Google has announced, among other hardware projects, its first mesh Wi-Fi system for the home, imaginatively dubbed Google Wifi [sic].
Following on from the company's OnHub router project
, in which partner companies launch Google-certified routers supporting local, wide, and personal area networks (LANs, WANs, and PANs) with Bluetooth Smart, IEEE 802.15.4, and Google's Weave baked in, Google Wifi is a somewhat simpler initiative. Using the compact devices Google claims it can completely eliminate Wi-Fi blackspots in any building, by having them work cooperatively as a mesh network.
In traditional Wi-Fi networking, the client devices all connect to a single access point which jumps them onto a wired backbone network. Larger buildings typically require multiple access points to ensure coverage, which means running cables to each point - something Wi-Fi was supposed to avoid. Various solutions exist, each of which has its own disadvantages and drawbacks: Powerline networking means you don't have to run cables to the extra access points, but is prone to interference and shares a single chunk of bandwidth for all Powerline-connected devices; range extenders are simple and cheap, but again suffer from contended bandwidth through their use of a Wi-Fi uplink to the main access point.
The best solution, Google argues, is mesh networking. In a mesh model, all wireless nodes are free to communicate with any other wireless node. Unlike range extenders, it becomes simple to daisy-chain multiple nodes: if a node doesn't have its own backbone, it simply relays the signal to the next node in the mesh. Devices on the same node are free to communicate with each other without having to travel back to the main access point or router, and devices in nearby rooms will see their traffic travel only across the nodes required to reach each other - again avoiding an unnecessary journey back to the main access point or router and back again.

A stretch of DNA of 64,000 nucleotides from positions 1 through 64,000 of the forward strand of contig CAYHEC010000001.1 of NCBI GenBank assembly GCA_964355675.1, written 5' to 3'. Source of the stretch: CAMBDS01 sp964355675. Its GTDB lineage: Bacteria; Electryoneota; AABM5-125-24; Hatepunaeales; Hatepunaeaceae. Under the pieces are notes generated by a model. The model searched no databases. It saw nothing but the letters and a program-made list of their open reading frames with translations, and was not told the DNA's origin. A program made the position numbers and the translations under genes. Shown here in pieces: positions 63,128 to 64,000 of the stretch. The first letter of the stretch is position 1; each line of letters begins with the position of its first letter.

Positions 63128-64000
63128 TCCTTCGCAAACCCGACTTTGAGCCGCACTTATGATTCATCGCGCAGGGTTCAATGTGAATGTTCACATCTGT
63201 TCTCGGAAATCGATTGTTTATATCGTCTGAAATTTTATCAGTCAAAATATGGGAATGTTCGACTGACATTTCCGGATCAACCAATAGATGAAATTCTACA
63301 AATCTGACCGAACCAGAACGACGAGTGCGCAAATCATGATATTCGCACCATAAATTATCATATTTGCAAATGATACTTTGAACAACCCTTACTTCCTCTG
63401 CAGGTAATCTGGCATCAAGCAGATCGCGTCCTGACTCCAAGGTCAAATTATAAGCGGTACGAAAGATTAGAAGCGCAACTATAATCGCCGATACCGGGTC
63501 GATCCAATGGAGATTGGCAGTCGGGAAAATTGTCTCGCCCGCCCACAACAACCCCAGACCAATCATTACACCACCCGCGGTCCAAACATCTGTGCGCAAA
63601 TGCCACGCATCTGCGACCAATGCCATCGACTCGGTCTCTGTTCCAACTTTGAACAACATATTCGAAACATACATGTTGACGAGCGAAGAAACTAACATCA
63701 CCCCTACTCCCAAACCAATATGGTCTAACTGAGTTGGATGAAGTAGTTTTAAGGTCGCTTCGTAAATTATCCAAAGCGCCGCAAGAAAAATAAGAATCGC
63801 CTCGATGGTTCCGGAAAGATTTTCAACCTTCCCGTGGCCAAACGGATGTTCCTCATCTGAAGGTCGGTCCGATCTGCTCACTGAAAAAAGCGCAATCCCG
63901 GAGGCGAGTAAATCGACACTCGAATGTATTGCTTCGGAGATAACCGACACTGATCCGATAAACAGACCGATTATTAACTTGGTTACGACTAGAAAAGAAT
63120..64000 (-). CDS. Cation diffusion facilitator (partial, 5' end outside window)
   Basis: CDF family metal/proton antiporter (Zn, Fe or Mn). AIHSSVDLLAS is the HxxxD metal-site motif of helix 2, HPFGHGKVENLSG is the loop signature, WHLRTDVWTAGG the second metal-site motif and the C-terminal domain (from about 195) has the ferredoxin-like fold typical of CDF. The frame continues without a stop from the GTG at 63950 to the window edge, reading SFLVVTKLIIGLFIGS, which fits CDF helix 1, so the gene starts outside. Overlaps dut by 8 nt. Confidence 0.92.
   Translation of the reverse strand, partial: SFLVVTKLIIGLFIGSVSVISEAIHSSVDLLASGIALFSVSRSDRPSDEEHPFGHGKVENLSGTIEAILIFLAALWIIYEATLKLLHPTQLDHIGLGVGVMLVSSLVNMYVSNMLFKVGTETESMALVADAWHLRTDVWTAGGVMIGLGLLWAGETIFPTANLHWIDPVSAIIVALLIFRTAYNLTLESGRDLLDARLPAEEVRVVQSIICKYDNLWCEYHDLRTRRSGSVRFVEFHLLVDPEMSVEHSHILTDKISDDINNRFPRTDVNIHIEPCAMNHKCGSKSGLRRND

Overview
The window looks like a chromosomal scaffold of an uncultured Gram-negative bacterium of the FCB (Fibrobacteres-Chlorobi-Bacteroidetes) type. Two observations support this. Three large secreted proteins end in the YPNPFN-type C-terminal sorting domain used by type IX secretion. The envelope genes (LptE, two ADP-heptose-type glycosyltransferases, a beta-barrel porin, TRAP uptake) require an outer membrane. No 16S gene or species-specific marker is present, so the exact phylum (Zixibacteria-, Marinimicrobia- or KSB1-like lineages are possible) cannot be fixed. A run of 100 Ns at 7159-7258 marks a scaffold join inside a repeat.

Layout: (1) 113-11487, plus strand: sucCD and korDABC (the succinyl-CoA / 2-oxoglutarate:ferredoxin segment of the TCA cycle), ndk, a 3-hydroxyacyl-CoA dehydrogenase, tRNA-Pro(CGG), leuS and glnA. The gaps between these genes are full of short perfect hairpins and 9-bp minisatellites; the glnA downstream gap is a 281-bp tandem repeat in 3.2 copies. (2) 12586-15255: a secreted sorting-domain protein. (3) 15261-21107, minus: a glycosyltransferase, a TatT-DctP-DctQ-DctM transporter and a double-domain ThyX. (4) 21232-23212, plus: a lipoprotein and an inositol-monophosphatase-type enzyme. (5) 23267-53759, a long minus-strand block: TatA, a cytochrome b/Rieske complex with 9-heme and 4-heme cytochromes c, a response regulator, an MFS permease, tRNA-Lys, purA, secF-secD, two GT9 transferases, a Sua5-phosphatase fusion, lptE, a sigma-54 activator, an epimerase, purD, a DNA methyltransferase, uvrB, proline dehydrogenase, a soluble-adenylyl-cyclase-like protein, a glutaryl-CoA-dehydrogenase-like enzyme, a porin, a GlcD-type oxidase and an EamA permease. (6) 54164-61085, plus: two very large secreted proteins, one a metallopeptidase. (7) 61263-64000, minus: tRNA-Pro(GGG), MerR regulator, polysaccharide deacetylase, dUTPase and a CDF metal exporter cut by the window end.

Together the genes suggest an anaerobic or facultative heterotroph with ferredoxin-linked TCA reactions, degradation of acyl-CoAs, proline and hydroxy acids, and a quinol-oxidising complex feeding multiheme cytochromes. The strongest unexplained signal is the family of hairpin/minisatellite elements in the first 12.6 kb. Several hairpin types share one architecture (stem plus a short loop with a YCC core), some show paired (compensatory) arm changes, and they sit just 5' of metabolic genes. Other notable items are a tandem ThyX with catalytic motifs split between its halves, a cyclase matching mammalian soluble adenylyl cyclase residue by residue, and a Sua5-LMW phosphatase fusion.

Mesh networking is nothing new, having been available in enterprise-oriented products and open-source packages for years, but Google claims its Wifi devices make it easier than ever. The devices also come with additional smartphone-driven features, including the ability to pause Wi-Fi connectivity on particular devices and prioritise the traffic of other devices.
Google Wifi will be available for pre-order in the US in November, the company has claimed, priced at $129 for a single access point or $299 for a three-unit bundle (around £101 and £235 respectively, excluding taxes.) International pricing and availability have yet to be confirmed, with more information available in the official launch announcement
The Google Wifi devices were announced at the same event as Google Home, the company's answer to Amazon's Echo platform, the Google Daydream VR headset, and its Pixel and Pixel XL Android smartphones.